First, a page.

Germany's parliament has approved reforms to the European Financial Stability Facility (EFSF) that would allow the fund to participate in the primary market and to recapitalize European banks in a much-anticipated vote in the Bundestag.
Stocks have rallied in recent days on hopes that European Union leaders and policy-makers are close to an agreement that would significantly increase the firepower of the European Financial Stability Fund (EFSF)-- essentially the euro zone's rescue fund for troubled member states -- so that it can help deal with the zone's long-simmering debt crisis.
Investors worldwide are taking fright at significant downside risks they perceive on both sides of the Atlantic, aided and abetted by what they deem to be ineffectual and directionless policy-making from Western governments.
The European bailout fund—known in official parlance as the European Financial Stability Facility, or EFSF—should be used to guarantee the first hit of losses on vulnerable European government bonds, a financial commentator told CNBC Tuesday.
A positive feedback loop between banks and weak sovereigns is emerging, with a potentially calamitous effect on the euro zone and the global economy, Martin Wolf writes in the FT.
The latest proposal aimed at amping up the European bailout found has "Made in Washington" stamped all over it, according to one economist.
The price movements that have emerged over the past two months in gold (and silver) prices have proved fascinating, writes Simon Derrick, head of currency research at Bank of New York Mellon.
After a weekend of talks at the International Monetary Fund’s annual meeting in Washington over how best to deal with the euro zone debt crisis, we appear no closer to a resolution.
Senior Russian government figures have rebelled against a deal between President Dmitry Medvedev and Vladimir Putin, the prime minister, to switch jobs next year. The FT reports.
European policymakers, stung by criticism for failing to stem the euro zone debt crisis, began working on new ways to stop fallout from Greece's near-bankruptcy from potentially upsetting the world economy.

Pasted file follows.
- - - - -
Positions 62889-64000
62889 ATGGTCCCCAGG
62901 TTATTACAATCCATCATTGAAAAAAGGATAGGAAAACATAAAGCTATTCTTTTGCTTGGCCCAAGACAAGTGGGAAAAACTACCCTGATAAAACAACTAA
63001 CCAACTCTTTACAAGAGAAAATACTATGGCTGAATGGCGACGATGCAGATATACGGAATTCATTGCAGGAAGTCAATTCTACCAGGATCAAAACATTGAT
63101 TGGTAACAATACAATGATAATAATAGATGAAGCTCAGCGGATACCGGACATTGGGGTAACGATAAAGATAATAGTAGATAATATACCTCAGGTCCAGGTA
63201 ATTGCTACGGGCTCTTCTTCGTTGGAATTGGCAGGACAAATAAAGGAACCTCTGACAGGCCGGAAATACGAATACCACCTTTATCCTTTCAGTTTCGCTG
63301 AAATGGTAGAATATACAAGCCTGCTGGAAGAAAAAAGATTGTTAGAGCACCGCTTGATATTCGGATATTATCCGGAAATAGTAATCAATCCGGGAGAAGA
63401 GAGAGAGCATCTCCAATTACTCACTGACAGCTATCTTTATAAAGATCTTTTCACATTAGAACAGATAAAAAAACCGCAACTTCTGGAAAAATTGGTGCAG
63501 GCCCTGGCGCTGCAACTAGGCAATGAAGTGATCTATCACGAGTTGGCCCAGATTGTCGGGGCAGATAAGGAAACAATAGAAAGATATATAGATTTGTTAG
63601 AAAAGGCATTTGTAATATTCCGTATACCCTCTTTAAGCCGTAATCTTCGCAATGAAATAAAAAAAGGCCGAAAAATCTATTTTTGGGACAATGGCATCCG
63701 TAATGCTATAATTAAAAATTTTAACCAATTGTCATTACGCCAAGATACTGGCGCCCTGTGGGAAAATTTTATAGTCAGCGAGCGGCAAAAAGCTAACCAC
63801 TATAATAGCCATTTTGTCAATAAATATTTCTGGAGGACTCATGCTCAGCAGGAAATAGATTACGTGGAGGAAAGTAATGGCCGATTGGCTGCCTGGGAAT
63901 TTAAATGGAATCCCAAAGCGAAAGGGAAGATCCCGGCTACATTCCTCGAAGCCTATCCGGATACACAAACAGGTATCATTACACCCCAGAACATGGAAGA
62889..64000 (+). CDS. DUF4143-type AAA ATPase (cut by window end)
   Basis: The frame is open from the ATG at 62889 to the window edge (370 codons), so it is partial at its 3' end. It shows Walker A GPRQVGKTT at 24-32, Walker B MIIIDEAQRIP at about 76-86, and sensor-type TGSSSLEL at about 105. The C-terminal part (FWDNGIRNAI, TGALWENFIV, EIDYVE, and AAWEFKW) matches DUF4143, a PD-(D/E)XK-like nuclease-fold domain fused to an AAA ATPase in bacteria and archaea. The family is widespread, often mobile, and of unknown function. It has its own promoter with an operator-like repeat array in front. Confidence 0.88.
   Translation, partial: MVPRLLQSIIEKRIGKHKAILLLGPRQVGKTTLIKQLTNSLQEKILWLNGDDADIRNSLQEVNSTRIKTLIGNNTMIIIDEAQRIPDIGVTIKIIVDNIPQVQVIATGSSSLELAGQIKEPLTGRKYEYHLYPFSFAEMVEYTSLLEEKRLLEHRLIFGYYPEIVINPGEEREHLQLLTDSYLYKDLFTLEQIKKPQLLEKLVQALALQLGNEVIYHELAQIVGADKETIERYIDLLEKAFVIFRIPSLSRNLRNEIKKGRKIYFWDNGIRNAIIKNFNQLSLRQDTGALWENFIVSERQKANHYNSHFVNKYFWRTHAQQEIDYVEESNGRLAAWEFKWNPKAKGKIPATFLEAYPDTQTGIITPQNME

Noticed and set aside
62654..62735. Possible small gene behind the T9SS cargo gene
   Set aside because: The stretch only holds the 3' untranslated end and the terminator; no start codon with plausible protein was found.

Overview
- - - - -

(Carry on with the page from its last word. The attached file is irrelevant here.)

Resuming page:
Lost in much of the rancor and hand-wringing over the debt crisis in the European Union and the US is that it's not just those two regions that will be affected.
Europe lacks the same mechanisms that the US had to deal with its financial crisis three years ago, making the dangers even greater, billionaire investor and activist George Soros said.
Those looking for answers from this week's World Bank/IMF conference were presented only with more questions and vague reassurances that global policy leaders are acutely aware of the problems and prepared to act.
The Obama administration, increasingly alarmed by the spillover effects of Europe’s financial crisis, has begun an intensive lobbying campaign to persuade Chancellor Angela Merkel of Germany to ramp up efforts to stem any contagion from the debt crisis in Greece, the NYT reports.
European policymakers are quickening their preparations to cope with an escalation of the region's debt crisis as talk of a possible Greek default gained pace.
If Greece is certain to default—and many in the global financial community suspect it is—then Antonio Borges didn’t get the memo.
Not long ago, this weekend's IMF conference looked like it would be an upbeat gathering about a prosperous year ahead. But now the gathering of the world's top financial officials has turned into a fairly somber affair.
The International Monetary Fund finds itself front-and-center in dealing with Europe’s debt crisis, urging banks to recapitalize and policymakers to begin to aggressively address the problem. In Asia, however, the Fund finds itself in a completely different role, limited to monitoring and consulting with economies that seem relatively sheltered—at least for now—from the global crisis.
The appointment of a former Chinese central bank official, Zhu Min as a deputy managing director at the IMF was meant to increase Asia's voice at the Fund. But some current and former policymakers, say the region remains under-represented.
Christine Lagarde's leadership of the IMF is not quite three months- but there's simmering debate over whether the IMF can stage-manage the seemingly inevitable Greek debt default without turning it into a global financial crisis.